During my flight, I had a realization that I myself had been the instigator of the disease. I clearly remembered the day it happened: how my alienated perfectionist Self out of pity for Self begged to become sick, so that people would feel sorry for me, so I wouldn’t have to try so hard. I had no one to remind me of my past, my inherent right to just be, to allow. In the achievement-focused country, I become a collection of people’s perceptions of what i was: I molded myself after the image that people had of me. Then when I attained it, I saw how empty and unfulfilled I felt. I was attractive, slender, smart, outgoing, an overachiever. And yet I didn’t know what I was anymore, where I was going, what the purpose of my life was. I was drained, exhausted, sick.
When I took the first step on the soil that gave me life, the realization of how far I had gone away from myself reverberated through my entire being. My home, my Armenia. How I had missed you! When I was dragged away from you, I cried, I begged to go back. But when reality hit, I forgot about you to escape the pain. I forgot your busy streets, your life-giving heat, your rose-colored architecture filled with warmth, the history that oozes through every stone, the recognition in every passer-byes eye. I thought I created a new me in the new country: but I didn’t realize that I just strangled and suffocated my base, until my body succumbed to the self-destruction.
After a month of being home, I started feeling recharged: at my grandma’s home, cared by her, I started regaining my vitality. A healer my grandma brought to see me, told me that if I had not come back to Armenia, my health would not recover; she told me many things that made me tingle all over. She was right about all of them. Every soul I met, every smell, every buzzing sound, every touch reminded me of myself, my past, of the great Self that I had left behind. I spent magical moments with my family, friends; prayed and sang in the ancient monasteries that my ancestors had erected; I swam in the lake that I saw in my dream, came into communion with it, as I breathed the air that gave me birth. I was reborn again.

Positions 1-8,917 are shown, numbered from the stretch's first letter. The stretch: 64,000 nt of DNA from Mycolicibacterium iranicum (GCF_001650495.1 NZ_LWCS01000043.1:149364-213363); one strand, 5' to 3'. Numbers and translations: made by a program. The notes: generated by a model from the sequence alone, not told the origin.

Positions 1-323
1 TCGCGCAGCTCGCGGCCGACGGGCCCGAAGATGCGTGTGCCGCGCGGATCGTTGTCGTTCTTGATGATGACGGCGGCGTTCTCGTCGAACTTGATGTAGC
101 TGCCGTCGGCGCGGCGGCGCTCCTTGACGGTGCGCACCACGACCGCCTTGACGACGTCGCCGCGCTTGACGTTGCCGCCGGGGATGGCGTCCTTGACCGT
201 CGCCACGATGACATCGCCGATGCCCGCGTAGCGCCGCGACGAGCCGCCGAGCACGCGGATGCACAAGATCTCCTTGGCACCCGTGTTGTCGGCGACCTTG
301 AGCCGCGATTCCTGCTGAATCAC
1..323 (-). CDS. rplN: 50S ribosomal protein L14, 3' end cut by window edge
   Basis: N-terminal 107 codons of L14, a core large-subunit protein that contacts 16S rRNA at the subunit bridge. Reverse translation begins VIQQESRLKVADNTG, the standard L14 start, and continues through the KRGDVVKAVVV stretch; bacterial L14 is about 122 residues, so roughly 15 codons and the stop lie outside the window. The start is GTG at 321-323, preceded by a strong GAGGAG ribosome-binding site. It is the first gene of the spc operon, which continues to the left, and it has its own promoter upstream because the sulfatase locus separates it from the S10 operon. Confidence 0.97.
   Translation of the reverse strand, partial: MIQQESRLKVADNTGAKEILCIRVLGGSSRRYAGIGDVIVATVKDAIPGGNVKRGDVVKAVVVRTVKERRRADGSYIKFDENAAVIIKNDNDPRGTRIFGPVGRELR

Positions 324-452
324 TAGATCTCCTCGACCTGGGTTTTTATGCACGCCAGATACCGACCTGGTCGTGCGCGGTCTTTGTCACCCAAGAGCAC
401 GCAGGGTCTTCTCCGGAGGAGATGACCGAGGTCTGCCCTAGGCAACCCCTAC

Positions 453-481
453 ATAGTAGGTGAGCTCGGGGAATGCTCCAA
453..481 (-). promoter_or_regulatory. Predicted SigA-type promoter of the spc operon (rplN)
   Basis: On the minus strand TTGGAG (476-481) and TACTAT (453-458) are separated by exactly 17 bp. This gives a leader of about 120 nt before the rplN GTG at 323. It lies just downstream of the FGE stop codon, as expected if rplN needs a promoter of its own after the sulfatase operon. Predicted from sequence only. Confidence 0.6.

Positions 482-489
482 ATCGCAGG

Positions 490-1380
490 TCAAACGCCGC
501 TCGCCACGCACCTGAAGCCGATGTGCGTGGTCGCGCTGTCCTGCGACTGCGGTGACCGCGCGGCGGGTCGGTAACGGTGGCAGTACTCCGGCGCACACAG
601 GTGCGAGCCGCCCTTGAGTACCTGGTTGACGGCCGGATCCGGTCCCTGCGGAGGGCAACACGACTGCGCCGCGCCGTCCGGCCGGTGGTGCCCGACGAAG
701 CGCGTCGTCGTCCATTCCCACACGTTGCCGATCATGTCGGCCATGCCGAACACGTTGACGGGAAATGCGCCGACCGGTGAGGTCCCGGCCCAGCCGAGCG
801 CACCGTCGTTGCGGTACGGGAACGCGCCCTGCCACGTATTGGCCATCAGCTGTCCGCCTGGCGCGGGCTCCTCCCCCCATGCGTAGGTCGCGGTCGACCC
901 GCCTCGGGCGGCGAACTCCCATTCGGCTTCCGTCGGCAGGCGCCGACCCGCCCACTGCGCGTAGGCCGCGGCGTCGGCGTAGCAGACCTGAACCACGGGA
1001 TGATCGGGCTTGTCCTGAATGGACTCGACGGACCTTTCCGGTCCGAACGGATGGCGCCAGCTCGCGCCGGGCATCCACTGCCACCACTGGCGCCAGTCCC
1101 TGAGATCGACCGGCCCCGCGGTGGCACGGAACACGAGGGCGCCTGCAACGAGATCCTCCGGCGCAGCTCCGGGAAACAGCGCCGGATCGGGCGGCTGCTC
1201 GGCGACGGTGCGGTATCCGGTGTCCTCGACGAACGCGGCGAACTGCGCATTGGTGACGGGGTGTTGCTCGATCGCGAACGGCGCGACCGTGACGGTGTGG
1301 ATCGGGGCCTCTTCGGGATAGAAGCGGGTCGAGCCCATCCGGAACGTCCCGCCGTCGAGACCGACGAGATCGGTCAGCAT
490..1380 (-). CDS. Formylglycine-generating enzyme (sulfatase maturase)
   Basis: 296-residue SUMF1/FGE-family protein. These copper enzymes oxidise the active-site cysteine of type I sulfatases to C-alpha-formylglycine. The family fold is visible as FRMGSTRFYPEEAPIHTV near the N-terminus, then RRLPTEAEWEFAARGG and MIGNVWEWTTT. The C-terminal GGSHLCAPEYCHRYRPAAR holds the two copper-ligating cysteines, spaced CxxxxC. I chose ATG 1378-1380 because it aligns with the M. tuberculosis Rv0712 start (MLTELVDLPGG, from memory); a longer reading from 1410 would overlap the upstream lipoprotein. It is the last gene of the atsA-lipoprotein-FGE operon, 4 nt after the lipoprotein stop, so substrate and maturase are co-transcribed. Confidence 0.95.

When the recharge was complete, I got immune to all the lies and beliefs that I had created about myself in the land that left me so empty. I ate Matnakash, our award-winning ancient bread and knew that the gluten was not going to harm me. I had my home inside of me again, the place where I could return to no matter where I was, to recharge and heal.
A week later, I was at a bustling party, celebrating my grandma’s birthday, which happens to be a day before mine. As I realized how happy I am, I felt the knitted bracelet my mom tied to my wrist to help me recover. I felt the knot on the bracelet tight, wondering if it would ever come off. A few hours later, at midnight, when everyone raised their glasses to cheer and wish me a blessed 21st birthday, I tagged at the bracelet to wish for health, and felt the string come off without any effort. I started crying. I knew I was given a second chance at life.
What I didn’t know then and found out a few months later was that my mom’s wish on a bracelet came after receiving a call from one of my doctors, telling her she suspected I had leukemia. She refused to accept the diagnosis and chose to believe it was a mistake.
A month later, back at my desk in Washington, where I now felt completely alien, I received the news of my grandma’s passing. Had I not followed my dream, I would have not been able to see her, nor receive the miraculous healing.
This healing journey made me believe in miracles again; in the power of reconnecting to the inner Self, of being instead of doing, as keys to tapping into physical health, pleasure & purpose.
From that day on, my mission was clear; I would start my journey of helping people heal from having travelled too far from their real Selves: from having disconnected from their bodies in an aim to sculpt a perfect one: from perfectionism that lead them astray from the healing power of being; from not listening to the inner voice that always has the right answers; from not breathing deep enough; from not believing in miracles. From being too perfect, too judgmental; from being someone they are not.